The Evil Dead is celebrated as much for its low-budget enterprise as for its general effectiveness in terms of horror. Raimi and crew came up with new ways of using the camera, because they couldn't afford a steadicam and conditions on location made ordinary dollies difficult. They attached the camera to long wooden platforms down which it slid for a sensation of uncanny movement, or they mounted the camera to logs carried by two members of the crew. A long take late in the movie was accomplished by attaching the camera to a bicycle. Stop-motion animation is used for some of its best effects. In general, everything that can be thought of and that works and could be afforded is used, and the creative energy is palpable, one of its best features.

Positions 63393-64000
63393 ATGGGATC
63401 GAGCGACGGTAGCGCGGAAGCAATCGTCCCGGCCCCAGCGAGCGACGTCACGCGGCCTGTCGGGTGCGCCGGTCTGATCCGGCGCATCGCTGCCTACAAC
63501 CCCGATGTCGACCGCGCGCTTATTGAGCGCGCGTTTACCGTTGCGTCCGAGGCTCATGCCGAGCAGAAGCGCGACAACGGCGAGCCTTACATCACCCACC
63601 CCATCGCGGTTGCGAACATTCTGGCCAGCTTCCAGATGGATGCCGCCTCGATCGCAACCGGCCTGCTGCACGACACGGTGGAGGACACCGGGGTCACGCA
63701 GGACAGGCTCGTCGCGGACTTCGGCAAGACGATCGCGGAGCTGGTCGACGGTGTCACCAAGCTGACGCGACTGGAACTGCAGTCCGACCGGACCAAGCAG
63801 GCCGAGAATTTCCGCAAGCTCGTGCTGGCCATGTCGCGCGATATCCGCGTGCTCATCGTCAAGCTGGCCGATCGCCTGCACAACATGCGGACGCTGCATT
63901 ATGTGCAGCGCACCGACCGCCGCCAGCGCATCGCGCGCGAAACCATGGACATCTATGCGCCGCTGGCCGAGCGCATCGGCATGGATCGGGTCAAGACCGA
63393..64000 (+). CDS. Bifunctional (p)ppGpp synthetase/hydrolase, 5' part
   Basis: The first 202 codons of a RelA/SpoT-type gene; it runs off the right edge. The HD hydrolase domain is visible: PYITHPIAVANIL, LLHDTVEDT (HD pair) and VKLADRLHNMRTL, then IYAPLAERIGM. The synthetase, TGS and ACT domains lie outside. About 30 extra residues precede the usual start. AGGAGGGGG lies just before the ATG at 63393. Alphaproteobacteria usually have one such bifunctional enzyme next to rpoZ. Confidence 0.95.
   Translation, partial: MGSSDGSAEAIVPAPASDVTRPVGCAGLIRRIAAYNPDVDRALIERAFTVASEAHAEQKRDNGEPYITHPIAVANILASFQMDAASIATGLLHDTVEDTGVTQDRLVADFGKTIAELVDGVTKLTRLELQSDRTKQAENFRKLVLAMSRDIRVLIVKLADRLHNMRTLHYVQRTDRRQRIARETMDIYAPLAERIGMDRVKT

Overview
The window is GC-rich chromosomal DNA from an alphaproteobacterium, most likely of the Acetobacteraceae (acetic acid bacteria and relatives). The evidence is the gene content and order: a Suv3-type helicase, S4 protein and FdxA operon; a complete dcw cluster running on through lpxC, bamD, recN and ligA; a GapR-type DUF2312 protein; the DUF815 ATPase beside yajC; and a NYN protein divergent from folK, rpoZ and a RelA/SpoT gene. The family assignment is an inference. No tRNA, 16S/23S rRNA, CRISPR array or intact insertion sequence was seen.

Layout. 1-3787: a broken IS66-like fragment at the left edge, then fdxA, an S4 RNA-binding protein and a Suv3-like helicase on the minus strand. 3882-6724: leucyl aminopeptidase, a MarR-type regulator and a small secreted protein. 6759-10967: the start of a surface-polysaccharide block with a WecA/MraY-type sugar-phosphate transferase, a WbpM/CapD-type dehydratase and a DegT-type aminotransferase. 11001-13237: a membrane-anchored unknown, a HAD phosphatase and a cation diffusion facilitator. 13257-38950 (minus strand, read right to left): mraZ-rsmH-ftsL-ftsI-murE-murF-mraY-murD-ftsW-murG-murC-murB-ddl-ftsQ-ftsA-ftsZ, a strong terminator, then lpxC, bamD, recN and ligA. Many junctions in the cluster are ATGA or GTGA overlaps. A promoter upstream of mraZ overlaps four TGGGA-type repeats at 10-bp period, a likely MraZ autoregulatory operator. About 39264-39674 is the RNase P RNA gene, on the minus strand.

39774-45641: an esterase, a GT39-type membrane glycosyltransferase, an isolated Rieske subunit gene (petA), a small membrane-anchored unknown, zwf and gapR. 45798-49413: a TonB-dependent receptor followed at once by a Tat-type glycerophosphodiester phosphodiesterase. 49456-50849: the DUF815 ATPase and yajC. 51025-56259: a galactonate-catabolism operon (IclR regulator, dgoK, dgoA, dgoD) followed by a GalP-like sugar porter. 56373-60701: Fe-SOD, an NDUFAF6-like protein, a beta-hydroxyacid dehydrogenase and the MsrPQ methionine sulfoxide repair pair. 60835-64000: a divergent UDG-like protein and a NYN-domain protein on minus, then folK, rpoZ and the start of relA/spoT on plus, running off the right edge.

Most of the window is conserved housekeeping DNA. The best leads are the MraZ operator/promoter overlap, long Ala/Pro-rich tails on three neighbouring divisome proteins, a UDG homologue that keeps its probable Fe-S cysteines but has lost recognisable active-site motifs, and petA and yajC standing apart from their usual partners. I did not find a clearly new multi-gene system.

It's probably fair to call it the lesser movie compared to Evil Dead II, which is where Raimi's larger ambitions really show up. But I remain a little skeptical of this impulse to crack jokes in the middle of horror. That way lies Scream. There may not be that much difference between the bodily spasms produced by laughter and recoiling into fear. And possibly my bias toward first movies in movie franchises is showing again. But I think The Evil Dead is not just the best of the bunch, not just one of the best Raimi ever made, but one of the best horror movies ever.


  1. Can't argue, although Evil Dead II is my personal fave (didn't I sneak it into my Top 50?). Point well taken about the blend of comedy and horror, although that's partly why I prefer the sequel. Looking forward to the TV series.

  2. Yes, looking forward to the TV version myself -- and your thoughts on it.